A gauche les nombres premiers jusqu’ à 2500. A droite, tous les tirages possibles (36) avec deux dés. Romain Cazé CC-BY

Pour la plupart des situations, un seul dé couvre déjà nos besoins. Les groupes de 6 personnes sont assez grands pour une discussion animée. Un groupe de plus de 36 personnes devient rapidement ingérable.

Merci de votre lecture! Si vous avez d’autres méthodes ou si vous pensez que nous ne devrions faire appel qu’ à des bénévoles, commentez.

P.S.Merci Ambre pour la relecture.


Organizing an event with a limited number of seats

Posted by Romain on

I talked about the France Insoumise convention in a previous post. They randomly selected the participants from a list of volunteers. They used a script available on github. Yet most of the questions I asked to the developer stayed unanswered. Also they did not advertise this event. Were they wary of stacking? Anyway they manage to put in place a first test for the use of sortition to organise a meeting. A malicious agent could have rigged the experiment by drawing with different seeds until they obtained the desired result.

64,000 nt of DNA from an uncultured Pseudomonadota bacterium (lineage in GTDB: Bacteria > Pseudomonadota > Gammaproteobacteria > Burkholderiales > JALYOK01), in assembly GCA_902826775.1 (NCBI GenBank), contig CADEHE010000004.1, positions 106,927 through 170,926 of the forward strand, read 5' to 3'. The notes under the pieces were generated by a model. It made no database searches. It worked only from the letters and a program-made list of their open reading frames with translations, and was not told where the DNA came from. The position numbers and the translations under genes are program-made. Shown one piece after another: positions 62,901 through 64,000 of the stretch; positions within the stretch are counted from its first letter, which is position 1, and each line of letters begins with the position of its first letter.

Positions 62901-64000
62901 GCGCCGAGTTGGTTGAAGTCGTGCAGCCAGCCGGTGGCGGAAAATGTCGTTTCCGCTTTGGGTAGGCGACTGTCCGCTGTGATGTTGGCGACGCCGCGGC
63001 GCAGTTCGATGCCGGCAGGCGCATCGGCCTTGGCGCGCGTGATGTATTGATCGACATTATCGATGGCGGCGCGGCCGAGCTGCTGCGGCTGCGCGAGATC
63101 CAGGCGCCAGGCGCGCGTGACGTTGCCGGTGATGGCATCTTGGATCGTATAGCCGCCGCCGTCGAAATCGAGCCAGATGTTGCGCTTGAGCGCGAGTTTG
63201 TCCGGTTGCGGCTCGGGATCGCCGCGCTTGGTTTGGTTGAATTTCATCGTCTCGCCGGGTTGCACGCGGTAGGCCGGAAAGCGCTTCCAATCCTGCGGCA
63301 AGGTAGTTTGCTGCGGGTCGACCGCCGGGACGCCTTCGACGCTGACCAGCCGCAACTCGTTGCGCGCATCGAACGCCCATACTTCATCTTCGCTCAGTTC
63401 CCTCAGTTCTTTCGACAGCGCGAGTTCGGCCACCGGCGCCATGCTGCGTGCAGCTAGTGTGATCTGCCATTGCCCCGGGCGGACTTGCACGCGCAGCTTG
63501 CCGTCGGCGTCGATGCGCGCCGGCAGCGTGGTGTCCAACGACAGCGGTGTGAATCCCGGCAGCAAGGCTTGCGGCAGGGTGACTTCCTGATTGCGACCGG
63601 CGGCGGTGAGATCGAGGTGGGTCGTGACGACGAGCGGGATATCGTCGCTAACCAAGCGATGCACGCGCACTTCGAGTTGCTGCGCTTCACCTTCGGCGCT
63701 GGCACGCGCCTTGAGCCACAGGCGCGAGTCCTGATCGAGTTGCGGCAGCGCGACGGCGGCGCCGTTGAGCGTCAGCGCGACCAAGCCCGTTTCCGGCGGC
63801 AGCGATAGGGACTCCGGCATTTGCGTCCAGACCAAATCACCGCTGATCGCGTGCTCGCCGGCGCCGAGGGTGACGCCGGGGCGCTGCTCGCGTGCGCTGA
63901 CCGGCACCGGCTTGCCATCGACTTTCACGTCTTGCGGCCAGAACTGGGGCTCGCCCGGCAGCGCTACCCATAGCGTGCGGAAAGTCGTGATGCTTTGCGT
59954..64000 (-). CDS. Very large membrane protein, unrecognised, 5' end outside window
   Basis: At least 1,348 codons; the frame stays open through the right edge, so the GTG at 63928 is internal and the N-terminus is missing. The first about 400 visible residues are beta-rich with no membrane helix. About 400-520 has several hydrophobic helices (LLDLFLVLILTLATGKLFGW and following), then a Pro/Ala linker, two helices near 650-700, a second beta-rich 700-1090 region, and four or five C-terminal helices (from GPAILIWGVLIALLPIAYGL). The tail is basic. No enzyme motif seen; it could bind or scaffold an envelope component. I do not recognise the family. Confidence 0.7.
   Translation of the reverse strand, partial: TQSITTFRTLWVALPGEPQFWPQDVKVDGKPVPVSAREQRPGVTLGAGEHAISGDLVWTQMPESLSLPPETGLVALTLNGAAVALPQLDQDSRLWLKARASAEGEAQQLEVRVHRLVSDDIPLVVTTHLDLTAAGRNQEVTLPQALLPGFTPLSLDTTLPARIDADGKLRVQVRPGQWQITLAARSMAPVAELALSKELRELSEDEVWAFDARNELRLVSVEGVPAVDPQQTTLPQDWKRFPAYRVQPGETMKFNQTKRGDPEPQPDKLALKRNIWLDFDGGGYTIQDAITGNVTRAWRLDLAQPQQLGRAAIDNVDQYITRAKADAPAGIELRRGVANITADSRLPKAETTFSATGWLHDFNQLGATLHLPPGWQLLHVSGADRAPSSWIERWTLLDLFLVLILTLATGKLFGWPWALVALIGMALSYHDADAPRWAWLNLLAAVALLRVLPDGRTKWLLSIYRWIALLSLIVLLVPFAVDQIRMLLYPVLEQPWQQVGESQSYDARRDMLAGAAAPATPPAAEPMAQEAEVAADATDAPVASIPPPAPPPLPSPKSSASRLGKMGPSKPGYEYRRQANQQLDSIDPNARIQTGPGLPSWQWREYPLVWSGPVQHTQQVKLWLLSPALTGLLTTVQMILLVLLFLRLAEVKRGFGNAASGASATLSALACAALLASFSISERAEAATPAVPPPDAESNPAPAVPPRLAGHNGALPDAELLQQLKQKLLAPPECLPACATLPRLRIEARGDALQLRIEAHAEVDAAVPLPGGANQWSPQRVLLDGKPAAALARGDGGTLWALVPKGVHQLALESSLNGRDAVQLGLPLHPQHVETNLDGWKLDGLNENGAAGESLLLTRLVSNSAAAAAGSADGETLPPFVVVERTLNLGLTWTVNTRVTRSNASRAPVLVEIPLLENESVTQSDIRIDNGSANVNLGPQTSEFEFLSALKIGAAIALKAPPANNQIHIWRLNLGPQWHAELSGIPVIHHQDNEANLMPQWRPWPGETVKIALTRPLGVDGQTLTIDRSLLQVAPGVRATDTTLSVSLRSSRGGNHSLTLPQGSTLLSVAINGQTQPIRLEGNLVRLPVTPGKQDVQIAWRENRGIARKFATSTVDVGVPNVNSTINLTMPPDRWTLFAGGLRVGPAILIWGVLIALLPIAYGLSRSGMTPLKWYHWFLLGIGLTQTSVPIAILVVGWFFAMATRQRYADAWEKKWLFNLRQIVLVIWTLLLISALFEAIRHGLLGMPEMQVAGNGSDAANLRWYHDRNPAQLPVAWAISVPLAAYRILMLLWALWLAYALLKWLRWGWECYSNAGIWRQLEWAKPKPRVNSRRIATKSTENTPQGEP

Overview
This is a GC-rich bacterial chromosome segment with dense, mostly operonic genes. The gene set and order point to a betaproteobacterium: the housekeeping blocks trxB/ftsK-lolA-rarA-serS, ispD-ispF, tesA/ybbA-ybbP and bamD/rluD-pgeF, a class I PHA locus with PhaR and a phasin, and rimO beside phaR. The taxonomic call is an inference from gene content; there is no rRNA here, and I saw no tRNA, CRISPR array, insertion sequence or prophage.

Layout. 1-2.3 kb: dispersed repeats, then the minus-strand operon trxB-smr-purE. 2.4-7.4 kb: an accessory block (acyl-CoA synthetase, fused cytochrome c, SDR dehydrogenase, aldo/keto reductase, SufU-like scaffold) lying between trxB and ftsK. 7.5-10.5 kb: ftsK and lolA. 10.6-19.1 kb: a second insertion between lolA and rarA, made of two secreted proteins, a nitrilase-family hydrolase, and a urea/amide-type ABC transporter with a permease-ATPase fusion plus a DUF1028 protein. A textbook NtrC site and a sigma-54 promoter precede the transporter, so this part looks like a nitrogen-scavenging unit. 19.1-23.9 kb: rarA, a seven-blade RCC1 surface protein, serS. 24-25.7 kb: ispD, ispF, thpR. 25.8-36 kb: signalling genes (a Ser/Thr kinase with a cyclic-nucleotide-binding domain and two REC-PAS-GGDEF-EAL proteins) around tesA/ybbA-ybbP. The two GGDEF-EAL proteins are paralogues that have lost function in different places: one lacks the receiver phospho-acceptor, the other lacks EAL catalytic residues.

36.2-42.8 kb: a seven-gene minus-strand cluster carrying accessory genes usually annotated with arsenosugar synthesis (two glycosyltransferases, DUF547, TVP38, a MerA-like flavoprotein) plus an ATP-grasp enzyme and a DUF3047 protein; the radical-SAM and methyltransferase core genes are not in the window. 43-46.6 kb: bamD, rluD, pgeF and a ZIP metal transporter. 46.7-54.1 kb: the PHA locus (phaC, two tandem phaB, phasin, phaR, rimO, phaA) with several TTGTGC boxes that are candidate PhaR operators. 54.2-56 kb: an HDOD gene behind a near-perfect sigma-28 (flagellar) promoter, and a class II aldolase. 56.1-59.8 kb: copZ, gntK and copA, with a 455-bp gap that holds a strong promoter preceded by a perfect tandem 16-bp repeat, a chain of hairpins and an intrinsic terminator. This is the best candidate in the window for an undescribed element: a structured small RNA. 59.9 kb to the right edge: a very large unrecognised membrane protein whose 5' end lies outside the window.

Computers are fully deterministic and use pseudo-random numbers. To generate « random » numbers one uses sequences from which it is difficult to predict the next outcome knowing the previous. These sequences, however, are entirely deterministic as the next element is computed from the previous in a predictable manner. For a given seed  -initial condition- all computers can reproduce the entire sequence. The computer’s determinism constitutes both a weakness and also a strength.


Two lines, nobody like queueing except maybe for the monks. Romain Cazé CC-BY

A way to avoid possible tampering consists in randomly drawing a seed. For instance, we can do it by taking the arrival times of different witnesses and hashing these numbers. We can also use an entirely analogical device to draw a seed controlled by an usher. Any computer could then deterministically reproduce the outcome. Two advantages here: (1) it saves a lot of time, especially if we need to pick within a long list of people (2) everybody can reproduce the draw using a personal computer.